Advertisement

Grand Challenges

  • Richard L. Church
  • Alan Murray
Chapter
Part of the Advances in Spatial Science book series (ADVSPATIAL)

Abstract

The main objective in writing this text was to describe many of the developments in location science that have been proposed, modeled, and applied using a covering framework. Covering models are based upon the use of some standard of service, ranging from a maximal response time standard in locating ambulances to a minimal decibel standard used in placing warning sirens. Many covering problems can broadly be classified into two types: (1) cover each and every demand using the smallest number of facilities, the Location Set Covering Problem (LSCP); or (2) maximize the demand that is covered while locating a fixed number of facilities, the Maximal Covering Location Problem (MCLP). These two problems and related models emerged in the early 1970s and have formed the basis for a considerable portion of this book. Applications have involved the location of surveillance cameras, cell phone towers, fire stations, health clinics, ambulances, and sirens, just to name a few. They have even included the selection of biological reserve sites, designing teeth color shades, and laying out fabric cutting patterns. Altogether, the location science literature reflects a rich history and long term development of covering models, involving the fields of geography, engineering, business, computer science, health planning, environmental science, conservation biology, regional science and economics, and urban planning.

References

  1. Aly AA, White JA (1978) Probabilistic formulation of the emergency service location problem. J Oper Res Soc 29(2):1167–1179CrossRefGoogle Scholar
  2. Benveniste R (1982) A note on the set covering problem. J Oper Res Soc 33(3):261–265CrossRefGoogle Scholar
  3. Box GE (1976) Science and statistics. J Am Stat Assoc 71(356):791–799CrossRefGoogle Scholar
  4. Brill ED Jr (1979) The use of optimization models in public-sector planning. Manag Sci 25(5):413–422CrossRefGoogle Scholar
  5. Brill ED Jr, Chang SY, Hopkins LD (1982) Modeling to generate alternatives: the HSJ approach and an illustration using a problem in land use planning. Manag Sci 28(3):221–235CrossRefGoogle Scholar
  6. Church RL (1974) Synthesis of a class of public facilities location models. PhD Dissertation, The Johns Hopkins University, Baltimore, MDGoogle Scholar
  7. Church RL, Li W (2016) Estimating spatial efficiency using cyber search, GIS, and spatial optimization: a case study of fire service deployment in Los Angeles County. Int J Geogr Inf Sci 30(3):535–553CrossRefGoogle Scholar
  8. Church RL, Weaver JR (1986) Theoretical links between median and coverage location problems. Ann Oper Res 6(1):1–19CrossRefGoogle Scholar
  9. Current JR, Schilling DA (1990) Analysis of errors due to demand data aggregation in the set covering and maximal covering location problems. Geogr Anal 22(2):116–126CrossRefGoogle Scholar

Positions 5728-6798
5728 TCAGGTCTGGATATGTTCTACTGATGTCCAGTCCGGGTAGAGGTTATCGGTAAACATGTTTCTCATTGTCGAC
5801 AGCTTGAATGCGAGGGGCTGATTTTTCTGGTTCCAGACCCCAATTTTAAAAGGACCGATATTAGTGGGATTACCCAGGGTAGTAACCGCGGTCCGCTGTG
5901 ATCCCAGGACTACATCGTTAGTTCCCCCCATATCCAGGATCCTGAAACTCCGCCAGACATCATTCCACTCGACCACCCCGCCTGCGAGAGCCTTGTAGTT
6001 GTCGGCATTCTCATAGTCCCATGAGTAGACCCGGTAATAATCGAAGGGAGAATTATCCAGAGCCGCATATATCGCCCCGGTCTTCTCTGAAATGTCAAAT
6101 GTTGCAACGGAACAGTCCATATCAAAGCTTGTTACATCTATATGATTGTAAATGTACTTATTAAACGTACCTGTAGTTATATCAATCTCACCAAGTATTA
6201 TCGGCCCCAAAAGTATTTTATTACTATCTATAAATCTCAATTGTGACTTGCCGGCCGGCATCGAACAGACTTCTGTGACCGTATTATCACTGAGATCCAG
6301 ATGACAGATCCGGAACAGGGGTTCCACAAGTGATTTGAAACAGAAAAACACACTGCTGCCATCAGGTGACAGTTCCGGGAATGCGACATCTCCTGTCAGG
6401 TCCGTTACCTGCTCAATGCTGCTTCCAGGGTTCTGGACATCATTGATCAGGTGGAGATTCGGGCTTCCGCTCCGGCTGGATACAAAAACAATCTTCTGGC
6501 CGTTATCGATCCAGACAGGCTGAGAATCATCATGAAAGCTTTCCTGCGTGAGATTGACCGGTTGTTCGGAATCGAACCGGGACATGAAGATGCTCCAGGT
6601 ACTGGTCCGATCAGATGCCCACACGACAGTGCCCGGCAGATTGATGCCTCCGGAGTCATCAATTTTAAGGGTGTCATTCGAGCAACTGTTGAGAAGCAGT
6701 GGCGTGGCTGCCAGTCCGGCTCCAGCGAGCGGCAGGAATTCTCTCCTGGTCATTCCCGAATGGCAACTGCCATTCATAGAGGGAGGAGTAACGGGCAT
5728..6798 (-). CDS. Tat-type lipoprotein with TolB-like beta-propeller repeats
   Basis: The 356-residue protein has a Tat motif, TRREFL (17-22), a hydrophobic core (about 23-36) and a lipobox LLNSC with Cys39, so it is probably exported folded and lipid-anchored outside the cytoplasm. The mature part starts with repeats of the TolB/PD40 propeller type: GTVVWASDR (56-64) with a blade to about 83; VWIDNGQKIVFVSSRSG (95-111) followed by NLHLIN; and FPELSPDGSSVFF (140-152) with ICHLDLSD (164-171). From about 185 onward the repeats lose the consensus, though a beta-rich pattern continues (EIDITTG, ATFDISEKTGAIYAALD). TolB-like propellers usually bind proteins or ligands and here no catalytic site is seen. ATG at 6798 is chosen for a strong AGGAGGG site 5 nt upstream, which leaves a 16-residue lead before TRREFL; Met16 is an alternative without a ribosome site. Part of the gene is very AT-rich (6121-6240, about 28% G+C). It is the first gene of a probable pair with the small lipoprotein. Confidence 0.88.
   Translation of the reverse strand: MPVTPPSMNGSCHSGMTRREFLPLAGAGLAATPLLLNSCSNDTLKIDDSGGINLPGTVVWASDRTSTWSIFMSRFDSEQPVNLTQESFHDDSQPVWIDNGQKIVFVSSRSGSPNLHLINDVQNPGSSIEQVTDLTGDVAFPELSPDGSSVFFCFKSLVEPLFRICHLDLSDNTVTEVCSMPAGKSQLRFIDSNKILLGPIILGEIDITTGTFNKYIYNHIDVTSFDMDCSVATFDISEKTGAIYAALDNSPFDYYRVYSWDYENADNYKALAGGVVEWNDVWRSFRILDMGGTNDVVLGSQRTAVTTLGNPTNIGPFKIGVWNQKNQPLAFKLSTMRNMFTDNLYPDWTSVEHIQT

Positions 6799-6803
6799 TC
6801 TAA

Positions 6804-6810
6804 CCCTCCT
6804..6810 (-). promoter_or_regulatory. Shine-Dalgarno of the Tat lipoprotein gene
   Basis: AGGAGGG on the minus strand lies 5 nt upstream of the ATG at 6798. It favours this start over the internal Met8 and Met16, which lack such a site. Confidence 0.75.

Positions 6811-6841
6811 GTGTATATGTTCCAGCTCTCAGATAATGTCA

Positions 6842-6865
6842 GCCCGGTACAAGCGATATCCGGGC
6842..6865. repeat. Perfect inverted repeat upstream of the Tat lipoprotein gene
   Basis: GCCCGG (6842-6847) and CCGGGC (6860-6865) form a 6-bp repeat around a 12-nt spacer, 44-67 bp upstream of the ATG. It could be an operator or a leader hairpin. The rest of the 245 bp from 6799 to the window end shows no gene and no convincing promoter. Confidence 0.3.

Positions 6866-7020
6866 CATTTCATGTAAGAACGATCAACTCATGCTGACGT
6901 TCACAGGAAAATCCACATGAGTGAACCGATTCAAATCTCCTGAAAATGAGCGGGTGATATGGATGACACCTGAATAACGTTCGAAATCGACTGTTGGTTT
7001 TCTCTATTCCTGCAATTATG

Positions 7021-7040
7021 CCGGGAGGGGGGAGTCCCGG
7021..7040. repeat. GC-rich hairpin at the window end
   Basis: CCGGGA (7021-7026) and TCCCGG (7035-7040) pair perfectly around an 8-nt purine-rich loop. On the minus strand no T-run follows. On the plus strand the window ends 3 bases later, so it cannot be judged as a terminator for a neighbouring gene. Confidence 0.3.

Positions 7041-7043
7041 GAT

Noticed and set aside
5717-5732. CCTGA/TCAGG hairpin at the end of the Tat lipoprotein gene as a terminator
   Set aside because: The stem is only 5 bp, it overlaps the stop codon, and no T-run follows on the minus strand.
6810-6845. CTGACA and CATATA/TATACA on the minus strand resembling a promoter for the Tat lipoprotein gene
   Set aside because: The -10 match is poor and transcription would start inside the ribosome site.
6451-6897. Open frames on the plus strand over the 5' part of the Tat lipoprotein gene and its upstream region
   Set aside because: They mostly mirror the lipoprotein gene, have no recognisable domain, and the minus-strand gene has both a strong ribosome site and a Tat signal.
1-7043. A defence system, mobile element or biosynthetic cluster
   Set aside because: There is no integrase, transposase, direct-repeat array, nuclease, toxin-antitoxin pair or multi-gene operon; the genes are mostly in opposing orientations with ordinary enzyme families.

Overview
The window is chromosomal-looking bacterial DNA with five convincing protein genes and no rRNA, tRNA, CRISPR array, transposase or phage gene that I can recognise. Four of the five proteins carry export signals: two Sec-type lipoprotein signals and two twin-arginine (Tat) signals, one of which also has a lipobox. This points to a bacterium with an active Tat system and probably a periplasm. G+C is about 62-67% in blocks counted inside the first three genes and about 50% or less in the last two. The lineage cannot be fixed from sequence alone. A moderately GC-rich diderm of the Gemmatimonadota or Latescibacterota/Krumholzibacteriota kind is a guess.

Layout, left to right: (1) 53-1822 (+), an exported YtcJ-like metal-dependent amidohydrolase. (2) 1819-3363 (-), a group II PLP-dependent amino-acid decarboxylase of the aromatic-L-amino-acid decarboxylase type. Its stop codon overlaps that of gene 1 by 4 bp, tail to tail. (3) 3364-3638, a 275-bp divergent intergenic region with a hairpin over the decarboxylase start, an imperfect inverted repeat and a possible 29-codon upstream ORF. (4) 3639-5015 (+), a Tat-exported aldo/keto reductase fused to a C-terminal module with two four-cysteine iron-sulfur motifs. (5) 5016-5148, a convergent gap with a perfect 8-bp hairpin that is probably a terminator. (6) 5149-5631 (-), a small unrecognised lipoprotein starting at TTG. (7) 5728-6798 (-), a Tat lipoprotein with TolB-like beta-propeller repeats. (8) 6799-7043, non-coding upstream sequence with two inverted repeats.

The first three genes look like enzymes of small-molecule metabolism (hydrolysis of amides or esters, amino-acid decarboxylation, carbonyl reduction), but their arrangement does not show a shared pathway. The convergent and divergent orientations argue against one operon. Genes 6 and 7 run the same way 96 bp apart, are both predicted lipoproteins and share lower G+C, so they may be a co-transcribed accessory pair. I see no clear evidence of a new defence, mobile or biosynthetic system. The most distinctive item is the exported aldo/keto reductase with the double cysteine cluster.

10. Daskin MS, Haghani AE, Khanal M, Malandraki C (1989) Aggregation effects in maximum covering models. Ann Oper Res 18(1):113–139CrossRefGoogle Scholar
  11. Hillsman EL (1984) The p-median structure as a unified linear model for location—allocation analysis. Environ Plan A 16(3):305–318CrossRefGoogle Scholar
  12. Liebman JC (1976) Some simple-minded observations on the role of optimization in public systems decision-making. Interfaces 6(4):102–108CrossRefGoogle Scholar
  13. Marr B (2016a) Big Data: mind-boggling facts everyone must read. Forbes (posted online Sept 2015)Google Scholar
  14. Marr B (2016b) Big data in practice. Wiley, ChichesterCrossRefGoogle Scholar
  15. Murray AT, O’Kelly ME (2002) Assessing representation error in point-based coverage modeling. J Geogr Syst 4(2):171–191CrossRefGoogle Scholar
  16. ReVelle C, Marks D, Liebman JC (1970) An analysis of private and public sector location models. Manag Sci 16(11):692–707CrossRefGoogle Scholar
  17. Salvaneschi L (1996) Location, location, location: how to select the best site for your business. Oasis Press/PSI Research, Grants Pass, ORGoogle Scholar
  18. Samuel A (1959) Some studies in machine learning using the game of checkers. IBM J Res Dev 3(3):210–229CrossRefGoogle Scholar
  19. Scaparra MP, Church RL, Medrano FA (2014) Corridor location: the multi-gateway shortest path model. J Geogr Syst 16(3):287–309CrossRefGoogle Scholar
  20. Wedel M, Kannan PK (2016) Marketing analytics for data-rich environments. J Mark 80:97–121CrossRefGoogle Scholar

Copyright information

© Springer International Publishing AG, part of Springer Nature 2018

Authors and Affiliations

  • Richard L. Church
    • 1
  • Alan Murray
    • 1
  1. 1.Department of GeographyUniversity of CaliforniaSanta BarbaraUSA

Personalised recommendations